The Biscayne Times

May 25th
Wacky and Wild PDF Print E-mail
Written by Jack King, BT Contributor   
October 2016

Musing along the campaign trail

IPix_JackKing_10-16t is beyond comprehension how we have ended up with a presidential race like this one. No doubt, Donald Trump offers something different, but how different -- and is it worthwhile? Yes, the Trumpians like him because he’s not like other political actors. Is that a good thing? I wonder because we have a unique political operation, and on many occasions it looks like it doesn’t work, especially if you’re on the wrong end of how it’s working.

Trump’s intellect, however, seldom shows up when he speaks, but his massive ego does. And that indicates his intellect is lacking, at best, or nonexistent at worst. When he introduces a new, and generally very foggy, claim or idea or program, it generally comes along with the caveat: “It’s a secret. I’ll let you know the details later.” Is this another variant of “Trust me. I will tell you when I think you need to know.”

Take my word for it: Don’t trust him.


Republican vice presidential nominee Mike Pence tells ABC that he views former Vice President Dick Cheney as a role model he would want to emulate if he and Donald Trump are elected to the White House. “I frankly hold Dick Cheney in very high regard in his role as vice president and as an American,” says Pence. “Vice President Cheney had experience in Congress, as I do, and he was very active in working with members of the House and the Senate.” Pence says he wants to champion Trump’s agenda on Capitol Hill and be a very active vice president. What does that mean -- that he would lobby for a war in the Middle East?


There has been much ado about who is telling the truth is this election cycle. No doubt, the truth can be fleeting when you get politicians on the campaign trail. And Trump has proved to be a master when it comes to lying, then squirming to get out of it. Then he immediately repeats the lie. It goes somewhat like this: Trump tells a bald-faced lie. There is outrage. Trump modifies his statement with some version of this: “Well, I heard someone say that, but I’m not sure who said it, but I did hear it. So it must be true.” And then if you don’t believe it, he repeats it again and again. It works well with old white guys from the Midwest.


Politifact, the fact-checking arm of Tampa Bay Times, has been working overtime with Trump’s comments. Fortunately for the voters in America, that very good staff makes few mistakes. Up to now, they have fact-checked some 258 Trump statements and 255 Clinton statements. Obviously it’s difficult to rate some comments because they’re in the gray area. After all, this is a political fight.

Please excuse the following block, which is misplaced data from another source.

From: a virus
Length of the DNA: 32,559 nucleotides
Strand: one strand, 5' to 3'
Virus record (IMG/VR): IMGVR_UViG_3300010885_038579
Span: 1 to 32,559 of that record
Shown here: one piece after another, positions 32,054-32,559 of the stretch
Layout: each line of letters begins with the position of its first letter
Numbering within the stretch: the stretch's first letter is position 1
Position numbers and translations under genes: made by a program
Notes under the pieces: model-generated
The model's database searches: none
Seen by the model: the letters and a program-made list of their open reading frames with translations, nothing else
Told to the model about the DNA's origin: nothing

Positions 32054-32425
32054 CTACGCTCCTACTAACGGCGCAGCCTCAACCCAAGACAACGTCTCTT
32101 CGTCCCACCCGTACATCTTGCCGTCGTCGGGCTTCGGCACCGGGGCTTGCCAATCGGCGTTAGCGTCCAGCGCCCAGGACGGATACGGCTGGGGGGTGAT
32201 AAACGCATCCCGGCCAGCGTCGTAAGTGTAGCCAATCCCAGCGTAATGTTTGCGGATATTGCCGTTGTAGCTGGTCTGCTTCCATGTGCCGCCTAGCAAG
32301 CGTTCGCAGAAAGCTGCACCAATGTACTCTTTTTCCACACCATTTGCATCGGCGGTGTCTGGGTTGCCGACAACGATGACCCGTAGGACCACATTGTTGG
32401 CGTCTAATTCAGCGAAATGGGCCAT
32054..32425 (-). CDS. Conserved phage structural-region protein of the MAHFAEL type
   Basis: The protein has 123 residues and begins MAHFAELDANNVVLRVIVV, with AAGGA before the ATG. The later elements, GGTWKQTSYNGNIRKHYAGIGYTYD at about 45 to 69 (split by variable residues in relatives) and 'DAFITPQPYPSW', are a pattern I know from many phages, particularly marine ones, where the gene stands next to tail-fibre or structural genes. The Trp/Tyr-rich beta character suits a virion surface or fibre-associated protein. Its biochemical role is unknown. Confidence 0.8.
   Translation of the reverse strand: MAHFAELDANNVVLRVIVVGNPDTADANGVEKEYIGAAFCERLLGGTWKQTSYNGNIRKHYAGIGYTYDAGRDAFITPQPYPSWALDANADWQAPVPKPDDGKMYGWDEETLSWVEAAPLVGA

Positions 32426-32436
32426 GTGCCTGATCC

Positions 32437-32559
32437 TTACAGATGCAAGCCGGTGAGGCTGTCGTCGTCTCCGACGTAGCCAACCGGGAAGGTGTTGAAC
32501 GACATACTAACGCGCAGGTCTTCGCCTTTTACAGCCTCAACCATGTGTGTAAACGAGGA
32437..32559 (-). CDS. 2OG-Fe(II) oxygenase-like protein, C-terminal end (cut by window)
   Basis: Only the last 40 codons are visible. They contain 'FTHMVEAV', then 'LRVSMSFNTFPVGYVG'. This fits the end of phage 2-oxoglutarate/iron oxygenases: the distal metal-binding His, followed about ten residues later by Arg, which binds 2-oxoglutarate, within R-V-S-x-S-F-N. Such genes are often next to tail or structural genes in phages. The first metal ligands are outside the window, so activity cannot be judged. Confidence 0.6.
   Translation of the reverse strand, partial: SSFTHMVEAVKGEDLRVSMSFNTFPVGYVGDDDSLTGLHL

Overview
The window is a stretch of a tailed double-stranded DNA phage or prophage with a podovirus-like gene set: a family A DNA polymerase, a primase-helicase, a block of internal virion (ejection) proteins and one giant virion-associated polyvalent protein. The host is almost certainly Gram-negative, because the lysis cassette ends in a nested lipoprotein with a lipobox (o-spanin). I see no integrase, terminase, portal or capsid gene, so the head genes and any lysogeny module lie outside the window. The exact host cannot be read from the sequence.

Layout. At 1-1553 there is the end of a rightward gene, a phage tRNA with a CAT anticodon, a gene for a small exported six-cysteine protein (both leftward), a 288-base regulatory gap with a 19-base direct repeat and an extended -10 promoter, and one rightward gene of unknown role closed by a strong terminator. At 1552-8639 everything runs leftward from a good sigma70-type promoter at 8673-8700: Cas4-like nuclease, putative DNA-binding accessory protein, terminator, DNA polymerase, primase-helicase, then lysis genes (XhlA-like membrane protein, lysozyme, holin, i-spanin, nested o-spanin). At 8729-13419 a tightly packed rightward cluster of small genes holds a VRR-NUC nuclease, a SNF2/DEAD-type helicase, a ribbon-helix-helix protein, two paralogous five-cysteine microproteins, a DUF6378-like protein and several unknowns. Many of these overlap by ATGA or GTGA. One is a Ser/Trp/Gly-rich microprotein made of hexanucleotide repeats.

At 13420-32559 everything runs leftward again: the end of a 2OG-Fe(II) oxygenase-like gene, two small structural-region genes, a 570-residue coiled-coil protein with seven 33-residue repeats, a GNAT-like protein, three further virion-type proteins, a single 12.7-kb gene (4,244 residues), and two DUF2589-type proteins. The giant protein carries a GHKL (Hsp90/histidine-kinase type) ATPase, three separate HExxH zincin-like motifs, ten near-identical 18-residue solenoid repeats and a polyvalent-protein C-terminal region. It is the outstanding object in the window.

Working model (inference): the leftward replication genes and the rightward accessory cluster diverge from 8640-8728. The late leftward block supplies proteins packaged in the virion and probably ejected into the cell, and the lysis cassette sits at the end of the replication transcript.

Of the 258 Trump statements, 137 were rated “pants on fire” or “false.” That means more than 50 percent of everything that comes out of Trump’s mouth is a lie. Of Clinton’s 255 statements, only 33 rated at the bottom.


Did you enjoy the soap opera leading up to (and during…and after) the first debate, brought to you by Donald Trump? First, Clinton supporter and Dallas Mavericks owner Mark Cuban secured a front-row seat in the Hofstra University auditorium. Trump became incensed and threatened to invite Gennifer Flowers, who’d had an affair with Bill Clinton decades ago, to sit alongside him. It’s a move only someone like Trump would come up with. If he’s not getting even, he’s not Trump. The last time I checked, Hillary wasn’t the one who had the affair.

After the debate, Trump told reporters he’d held back from mentioning Bill Clinton’s affairs only because Chelsea Clinton was in the audience, but said he might not be so nice at the next debate. Rudy Giuliani, his surrogate and, like Trump, a paragon of marital fidelity, said Trump was too “gentlemanly” and Clinton “too stupid to be president” for staying with her husband. Giuliani also said Trump should just skip the next two debates if the moderators were going to insist on fact-checking.



I was out of the country when we had our local primary election, and was surprised to learn that Miami-Dade Mayor Carlos Giminez had not received 50 percent of the vote against challenger Raquel Regalado. There were others in the race, so I guess they diluted the vote somewhat.

I still believe that Giminez is the better candidate. The county mayor’s position is one that actually manages Miami-Dade County. Yes, there’s some pomp and circumstance, but very little. It’s nothing like the City of Miami, where the mayor (Raquel’s father, Tomás) does just about nothing but shake hands and sign proclamations. Don’t get these positions confused.


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